Friday, January 23, 2009

There's a light at the end of the tunnel and for once its not a train

So my previous post was slightly cryptic. That's the world I live in. The circles I ride in. The country I am a citizen of which forces this upon me.

I belong to an underground world you rarely hear about. I am half of a bi-national couple!

Since my other half is Canadian, well educated, we have money and the North American Free Trade Agreement we have an "easy" time making things work. Everything is legal. We are the luckiest of most bi-national couples.

And by lucky I mean that at any time when crossing in or out of the country for purposes of visa renewal or personal travel we ALWAYS separate from each other well before the immigration counter and I breeze through while he is asked extra questions. Extra questions which can turn into a visit to a separate room for additional questions. Questions which always hinge on "will he be allowed into the country?" And because the border agents have very few limits on their powers, they can turn you away for anything. Anything like being gay (You'll need to submit to an HIV test) or being in a relationship (You're putting down roots too strong. This is supposed to be a temporary visa). This is why we part ways. This is why wedding rings are moved from left to right hands. This is how the government forces me to lie. This is why I couldn't say anything while he was still on the other side of the border.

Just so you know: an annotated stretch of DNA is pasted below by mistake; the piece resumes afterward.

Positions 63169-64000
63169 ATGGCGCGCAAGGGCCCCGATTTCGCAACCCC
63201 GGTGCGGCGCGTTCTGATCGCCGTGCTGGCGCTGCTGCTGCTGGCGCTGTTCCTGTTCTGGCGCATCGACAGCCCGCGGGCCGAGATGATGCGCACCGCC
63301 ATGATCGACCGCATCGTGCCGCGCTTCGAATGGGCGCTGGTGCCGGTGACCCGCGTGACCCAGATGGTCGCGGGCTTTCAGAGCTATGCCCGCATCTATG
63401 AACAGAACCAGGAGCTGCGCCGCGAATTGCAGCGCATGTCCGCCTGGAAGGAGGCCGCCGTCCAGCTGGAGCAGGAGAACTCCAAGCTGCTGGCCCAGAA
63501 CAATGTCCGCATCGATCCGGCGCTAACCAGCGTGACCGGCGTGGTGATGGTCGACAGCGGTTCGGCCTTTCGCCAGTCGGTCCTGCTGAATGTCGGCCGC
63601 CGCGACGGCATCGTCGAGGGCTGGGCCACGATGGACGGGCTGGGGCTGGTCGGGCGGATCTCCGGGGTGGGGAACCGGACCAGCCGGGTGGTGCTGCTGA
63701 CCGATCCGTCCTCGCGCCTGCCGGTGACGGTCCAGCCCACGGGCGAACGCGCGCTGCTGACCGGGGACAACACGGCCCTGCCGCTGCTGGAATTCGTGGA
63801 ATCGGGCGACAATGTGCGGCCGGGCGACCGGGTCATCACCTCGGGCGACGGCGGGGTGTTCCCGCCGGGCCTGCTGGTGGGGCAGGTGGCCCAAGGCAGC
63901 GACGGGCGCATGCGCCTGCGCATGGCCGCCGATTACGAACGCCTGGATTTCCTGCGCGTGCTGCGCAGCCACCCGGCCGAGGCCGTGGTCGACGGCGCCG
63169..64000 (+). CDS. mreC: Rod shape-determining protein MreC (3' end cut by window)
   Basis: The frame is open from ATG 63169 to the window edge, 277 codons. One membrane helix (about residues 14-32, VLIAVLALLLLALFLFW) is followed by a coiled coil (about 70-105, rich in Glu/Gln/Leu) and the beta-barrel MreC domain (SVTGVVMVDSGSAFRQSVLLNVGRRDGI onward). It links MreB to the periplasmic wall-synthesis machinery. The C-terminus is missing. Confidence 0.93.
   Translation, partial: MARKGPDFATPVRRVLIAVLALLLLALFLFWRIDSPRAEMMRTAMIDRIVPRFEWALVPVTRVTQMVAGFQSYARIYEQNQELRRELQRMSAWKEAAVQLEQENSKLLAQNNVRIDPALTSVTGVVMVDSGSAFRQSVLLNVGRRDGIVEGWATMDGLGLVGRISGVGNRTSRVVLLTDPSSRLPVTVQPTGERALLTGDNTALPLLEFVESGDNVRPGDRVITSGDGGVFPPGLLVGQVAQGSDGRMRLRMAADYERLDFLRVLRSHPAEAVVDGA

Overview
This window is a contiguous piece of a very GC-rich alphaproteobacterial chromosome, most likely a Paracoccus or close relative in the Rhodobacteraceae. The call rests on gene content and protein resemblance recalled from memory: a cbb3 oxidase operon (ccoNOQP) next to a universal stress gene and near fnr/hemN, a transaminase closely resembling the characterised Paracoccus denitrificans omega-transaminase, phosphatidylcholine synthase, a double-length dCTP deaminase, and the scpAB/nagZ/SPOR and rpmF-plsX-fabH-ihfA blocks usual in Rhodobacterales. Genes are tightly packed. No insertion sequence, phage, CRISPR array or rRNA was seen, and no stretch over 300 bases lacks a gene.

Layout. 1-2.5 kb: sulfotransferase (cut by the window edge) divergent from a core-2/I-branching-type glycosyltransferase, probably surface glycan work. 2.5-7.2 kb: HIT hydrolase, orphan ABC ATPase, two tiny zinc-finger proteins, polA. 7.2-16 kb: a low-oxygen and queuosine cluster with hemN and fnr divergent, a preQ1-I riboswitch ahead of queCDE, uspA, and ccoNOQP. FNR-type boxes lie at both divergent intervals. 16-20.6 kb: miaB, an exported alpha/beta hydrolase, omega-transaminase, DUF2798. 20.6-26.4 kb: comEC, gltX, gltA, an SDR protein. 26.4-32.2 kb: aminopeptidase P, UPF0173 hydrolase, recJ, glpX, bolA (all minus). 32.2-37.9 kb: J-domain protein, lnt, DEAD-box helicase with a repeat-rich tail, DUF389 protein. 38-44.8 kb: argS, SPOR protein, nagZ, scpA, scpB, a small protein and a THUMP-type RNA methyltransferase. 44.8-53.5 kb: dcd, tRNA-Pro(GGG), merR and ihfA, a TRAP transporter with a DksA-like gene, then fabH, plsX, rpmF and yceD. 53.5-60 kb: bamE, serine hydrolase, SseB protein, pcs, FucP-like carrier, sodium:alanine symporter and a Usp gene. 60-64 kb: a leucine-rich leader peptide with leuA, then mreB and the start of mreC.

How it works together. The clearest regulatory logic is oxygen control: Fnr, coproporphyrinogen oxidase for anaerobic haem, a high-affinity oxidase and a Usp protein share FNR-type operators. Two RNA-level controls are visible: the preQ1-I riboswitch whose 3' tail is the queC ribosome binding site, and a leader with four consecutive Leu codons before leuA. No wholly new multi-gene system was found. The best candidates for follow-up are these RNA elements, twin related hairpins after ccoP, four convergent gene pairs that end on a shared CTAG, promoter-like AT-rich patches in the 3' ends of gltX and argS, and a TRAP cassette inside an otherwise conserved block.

Lucky, lucky us.

So as our 44th president was being sworn in, I was home alone. My loving-half was stuck in Canada because after 16 years of presenting the exact same paperwork for his visa renewal, THIS YEAR it wasn't enough for one agent. That's when I felt the sting of oppression.

After 19 years together my relationship is "less" than others.

This tired argument that conservative nutjobs trot out that "you have the right to marry already, just pick a girl" is so annoying due to the fact that if my partner did "just pick a girl" and get married he would be arrested for fraud. The federal government judges marriages as valid based on a love connection. And since we are gay, we can not get married, we are denied our rights of spousal immigration. The government recognizes that love is what makes a marriage, not just a convenient set of parts that fit together like Lego. And then turns around and says I can't have one.


I know of many other silent couples who don't agitate, don't stand up, don't write their representatives because they fear the government. They fear that their partner will be deported.

But paperwork pushers be praised, after an hour and a half of being held at the border for a second time, today they couldn't find any mistakes or glitches in his thick packet of papers and they were forced to follow the law and let him through.

Next week we will meet with an immigration lawyer and start his green card paperwork. It will cost a lot of money. Money I'd like to buy a house with. But at least we have the means and the avenue to pursue a green card.

Lucky, (and this time I am not saying it sarcastically) LUCKY us.


Leigh said...

Very insightful and moving post. Tx for sharing.

Rachel said...

Yeah, good point. If you write to say the border agents are assholes, does that mean they'll pick on you next time you go through the border? We're not supposed to have that kind of system, but you know we do.

dit said...

I am so sorry to hear of these things you must be subjected to. Such a pain and so painful this must be. I can only imagine. For what it is worth, I feel for you my friend.